Office Space Design Planning Tips and Advice

Office Space Design

There is little doubt that the environment any one works in affects their ability to work and to concentrate on the job in hand and if that environment is not right, their efficiency will suffer, along with perhaps their health.

“To get work done a functional flexible, and efficient office space is of paramount importance.”

You only have to think back to a place you have worked, or visited to see just what terrible conditions some people have to work on, how they manage it is beyond belief in many cases.

The first stage in planning an office or work area is to check what equipment and furniture your staff use in their day to day work. Then you also have to evaluate just how many times they use it in a normal day.

The basic list for almost any office will include

  • Computers
  • Telephones
  • Filing and storage cabinets
  • Seating
  • Desks and Tables
  • Other ‘System furniture’ eg workstations with privacy panels

This is the stage where you ensure that all the really vital bits of equipment are easily accessible to all employees, this not only means in the right place in the office, but also so that the items can be reached without too much stretching or bending.

Three important issues you should ensure are:-

Desks should comfortably fit all necessary tools
Desks should be close to electrical sockets and communication outlets
Filing and Storage cabinets should be in a communal / shared space


Proper office space planning can make your employees more productuve and happier too.

There is a lot more to office planning than just deciding where to place the desks, a lot of thought into who will be using them and what sort of work they will be doing (and how much noise and moving about they will be creating / doing).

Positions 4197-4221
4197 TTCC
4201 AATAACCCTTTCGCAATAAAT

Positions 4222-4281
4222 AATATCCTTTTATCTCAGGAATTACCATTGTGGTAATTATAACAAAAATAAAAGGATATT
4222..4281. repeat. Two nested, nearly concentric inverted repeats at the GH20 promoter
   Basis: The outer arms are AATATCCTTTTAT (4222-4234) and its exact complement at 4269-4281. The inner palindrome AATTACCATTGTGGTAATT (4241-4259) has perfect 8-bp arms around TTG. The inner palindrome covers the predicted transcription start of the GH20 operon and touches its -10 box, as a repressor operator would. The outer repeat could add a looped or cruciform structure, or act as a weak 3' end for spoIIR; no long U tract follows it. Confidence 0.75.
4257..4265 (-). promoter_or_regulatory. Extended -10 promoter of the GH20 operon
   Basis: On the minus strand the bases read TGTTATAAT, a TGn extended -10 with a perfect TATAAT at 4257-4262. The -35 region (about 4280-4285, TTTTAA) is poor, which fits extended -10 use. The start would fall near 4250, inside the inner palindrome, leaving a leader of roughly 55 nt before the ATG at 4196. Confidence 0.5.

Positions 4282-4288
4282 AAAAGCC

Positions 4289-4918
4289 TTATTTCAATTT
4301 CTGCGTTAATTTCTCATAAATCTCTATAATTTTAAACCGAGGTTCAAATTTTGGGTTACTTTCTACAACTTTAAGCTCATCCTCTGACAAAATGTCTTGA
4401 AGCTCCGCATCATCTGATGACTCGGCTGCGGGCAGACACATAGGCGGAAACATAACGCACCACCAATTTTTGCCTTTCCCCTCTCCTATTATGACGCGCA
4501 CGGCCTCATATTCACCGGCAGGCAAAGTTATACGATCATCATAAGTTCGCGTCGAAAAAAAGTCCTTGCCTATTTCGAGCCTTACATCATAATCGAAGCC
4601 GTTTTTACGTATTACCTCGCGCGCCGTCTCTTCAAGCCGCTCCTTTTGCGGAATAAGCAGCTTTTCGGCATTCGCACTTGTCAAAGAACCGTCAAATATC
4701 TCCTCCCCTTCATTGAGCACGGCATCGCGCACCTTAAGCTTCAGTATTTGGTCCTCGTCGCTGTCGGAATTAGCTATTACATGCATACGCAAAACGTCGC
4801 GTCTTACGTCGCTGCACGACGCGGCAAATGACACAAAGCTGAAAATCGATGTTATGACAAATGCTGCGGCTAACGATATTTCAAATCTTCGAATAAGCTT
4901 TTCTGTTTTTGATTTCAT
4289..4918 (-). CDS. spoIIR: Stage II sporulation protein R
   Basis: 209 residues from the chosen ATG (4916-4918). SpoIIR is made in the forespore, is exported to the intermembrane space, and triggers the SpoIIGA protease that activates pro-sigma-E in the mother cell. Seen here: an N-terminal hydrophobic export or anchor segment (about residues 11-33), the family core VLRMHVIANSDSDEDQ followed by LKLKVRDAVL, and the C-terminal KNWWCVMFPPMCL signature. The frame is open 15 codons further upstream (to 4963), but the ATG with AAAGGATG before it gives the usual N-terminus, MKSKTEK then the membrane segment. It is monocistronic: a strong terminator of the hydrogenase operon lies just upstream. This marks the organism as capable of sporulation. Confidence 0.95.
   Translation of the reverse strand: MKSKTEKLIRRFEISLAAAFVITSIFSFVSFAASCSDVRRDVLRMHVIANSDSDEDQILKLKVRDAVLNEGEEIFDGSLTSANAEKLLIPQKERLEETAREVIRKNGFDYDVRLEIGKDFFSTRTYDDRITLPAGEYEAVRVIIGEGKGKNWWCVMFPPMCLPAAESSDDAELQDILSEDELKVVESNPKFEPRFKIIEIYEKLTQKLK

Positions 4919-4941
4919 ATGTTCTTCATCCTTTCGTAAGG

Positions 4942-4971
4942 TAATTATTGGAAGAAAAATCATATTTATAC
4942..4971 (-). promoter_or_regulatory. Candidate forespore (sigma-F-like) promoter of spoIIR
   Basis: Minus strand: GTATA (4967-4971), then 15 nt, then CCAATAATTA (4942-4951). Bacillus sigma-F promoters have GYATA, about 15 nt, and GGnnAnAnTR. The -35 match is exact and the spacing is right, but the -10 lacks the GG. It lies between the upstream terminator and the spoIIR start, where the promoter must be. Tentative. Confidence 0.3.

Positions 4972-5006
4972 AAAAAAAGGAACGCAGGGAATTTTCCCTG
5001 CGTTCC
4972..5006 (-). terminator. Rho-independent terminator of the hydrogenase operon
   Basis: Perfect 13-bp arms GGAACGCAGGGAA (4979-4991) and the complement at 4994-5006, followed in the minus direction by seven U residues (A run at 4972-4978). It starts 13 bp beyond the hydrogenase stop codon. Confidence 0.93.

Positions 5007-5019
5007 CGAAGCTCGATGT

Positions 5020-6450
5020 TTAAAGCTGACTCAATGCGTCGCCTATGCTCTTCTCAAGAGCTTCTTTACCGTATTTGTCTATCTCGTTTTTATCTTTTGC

In reality it is all down to common sense, in that you are best to keep groups that are going to be on the phone all the time, or constantly getting up from their desks away from groups that have to really concentrate on what they are doing and thus need peace and quiet.

This also means keeping any relaxation areas away from the work area, as otherwise someone will just not get any break at all! Then there is the matter of telephone use, it being a real requirement to separate workers who are always on the phone frome everyone else.

Another rule to bear in mind is the ‘3 Foot Rule’

Always allow 3 feet between walking and sitting areas
Always make sure walkways are 3 feet wide
Make sure that coworkers have 3 foot of space from each other at conference tables

Furniture and Ergonomics

If your employees are comfortable, they will work better

This may sound obvious, but it is an area that many employers miss out on. The three areas that need to be covered are, Chairs, Storage and Desks


There are many different types and styles of office chairs with all sorts of different fabric coverings, but not all will be right for a particular employee or task. Some staff will also require special chairs if they have health problems, back pain being a big cause of time off and something to avoid if you can, both for the business and employees sake.

Ideally chairs should have adjustable seat height, arm reat height and seat angle.


Whilst the majority of filing cabinets should be placed in communal areas, some staff will no doubt require some personal confidential storage space. Some of the other cabinets may also need to be made secure.


The basic requirement is that every employee has to have room to do their work, however some staff need more desk space than others, so if you have any member of staff that does most of their work with paper documents, it would be best to give them bigger desks.


There is a school of thought that states that a ‘transparent work environment’ allows better communication between staff, encourages trust, reduces costs and sends a better message to visitors.

This transparency is created by ensuring that any boundaries / ‘fences’ are only placed where needed, thus allowing the office space and the creative spirits of all to ‘flow’ through the office space.

As you can imagine, this is not an easy thing to design, as you have to take into account the noise and movement levels of staff as well as the available space, but it is always possible to come up with the best possible solution.

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